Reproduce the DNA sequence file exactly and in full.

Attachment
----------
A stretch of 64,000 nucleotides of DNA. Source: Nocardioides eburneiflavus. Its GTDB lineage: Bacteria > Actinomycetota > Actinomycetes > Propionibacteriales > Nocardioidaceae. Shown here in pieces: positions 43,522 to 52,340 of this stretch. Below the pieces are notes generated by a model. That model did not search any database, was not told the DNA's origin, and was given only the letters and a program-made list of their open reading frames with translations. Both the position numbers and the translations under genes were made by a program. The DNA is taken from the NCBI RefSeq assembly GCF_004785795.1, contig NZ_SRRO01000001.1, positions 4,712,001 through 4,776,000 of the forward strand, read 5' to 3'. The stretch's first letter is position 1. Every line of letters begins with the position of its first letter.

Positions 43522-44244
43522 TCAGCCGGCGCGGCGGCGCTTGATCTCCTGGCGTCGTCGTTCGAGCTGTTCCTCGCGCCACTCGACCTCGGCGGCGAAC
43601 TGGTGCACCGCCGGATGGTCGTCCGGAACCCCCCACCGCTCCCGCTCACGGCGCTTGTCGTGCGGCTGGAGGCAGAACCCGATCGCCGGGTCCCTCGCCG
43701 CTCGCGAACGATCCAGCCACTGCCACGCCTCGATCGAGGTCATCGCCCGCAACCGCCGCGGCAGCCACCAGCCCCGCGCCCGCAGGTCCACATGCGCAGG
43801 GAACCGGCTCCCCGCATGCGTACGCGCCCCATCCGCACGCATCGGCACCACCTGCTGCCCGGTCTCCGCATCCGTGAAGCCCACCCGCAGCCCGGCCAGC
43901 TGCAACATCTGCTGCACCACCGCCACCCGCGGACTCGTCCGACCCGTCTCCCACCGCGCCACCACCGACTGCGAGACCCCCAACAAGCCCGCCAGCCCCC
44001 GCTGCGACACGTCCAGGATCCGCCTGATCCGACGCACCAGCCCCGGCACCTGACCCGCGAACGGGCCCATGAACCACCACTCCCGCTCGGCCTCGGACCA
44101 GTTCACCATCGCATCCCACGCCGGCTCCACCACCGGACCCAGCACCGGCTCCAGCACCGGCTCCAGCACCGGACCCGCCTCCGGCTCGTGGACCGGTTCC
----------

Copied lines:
A stretch of 64,000 nucleotides of DNA. Source: Nocardioides eburneiflavus. Its GTDB lineage: Bacteria > Actinomycetota > Actinomycetes > Propionibacteriales > Nocardioidaceae. Shown here in pieces: positions 43,522 to 52,340 of this stretch. Below the pieces are notes generated by a model. That model did not search any database, was not told the DNA's origin, and was given only the letters and a program-made list of their open reading frames with translations. Both the position numbers and the translations under genes were made by a program. The DNA is taken from the NCBI RefSeq assembly GCF_004785795.1, contig NZ_SRRO01000001.1, positions 4,712,001 through 4,776,000 of the forward strand, read 5' to 3'. The stretch's first letter is position 1. Every line of letters begins with the position of its first letter.

Positions 43522-44244
43522 TCAGCCGGCGCGGCGGCGCTTGATCTCCTGGCGTCGTCGTTCGAGCTGTTCCTCGCGCCACTCGACCTCGGCGGCGAAC
43601 TGGTGCACCGCCGGATGGTCGTCCGGAACCCCCCACCGCTCCCGCTCACGGCGCTTGTCGTGCGGCTGGAGGCAGAACCCGATCGCCGGGTCCCTCGCCG
43701 CTCGCGAACGATCCAGCCACTGCCACGCCTCGATCGAGGTCATCGCCCGCAACCGCCGCGGCAGCCACCAGCCCCGCGCCCGCAGGTCCACATGCGCAGG
43801 GAACCGGCTCCCCGCATGCGTACGCGCCCCATCCGCACGCATCGGCACCACCTGCTGCCCGGTCTCCGCATCCGTGAAGCCCACCCGCAGCCCGGCCAGC
43901 TGCAACATCTGCTGCACCACCGCCACCCGCGGACTCGTCCGACCCGTCTCCCACCGCGCCACCACCGACTGCGAGACCCCCAACAAGCCCGCCAGCCCCC
44001 GCTGCGACACGTCCAGGATCCGCCTGATCCGACGCACCAGCCCCGGCACCTGACCCGCGAACGGGCCCATGAACCACCACTCCCGCTCGGCCTCGGACCA
44101 GTTCACCATCGCATCCCACGCCGGCTCCACCACCGGACCCAGCACCGGCTCCAGCACCGGCTCCAGCACCGGACCCGCCTCCGGCTCGTGGACCGGTTCC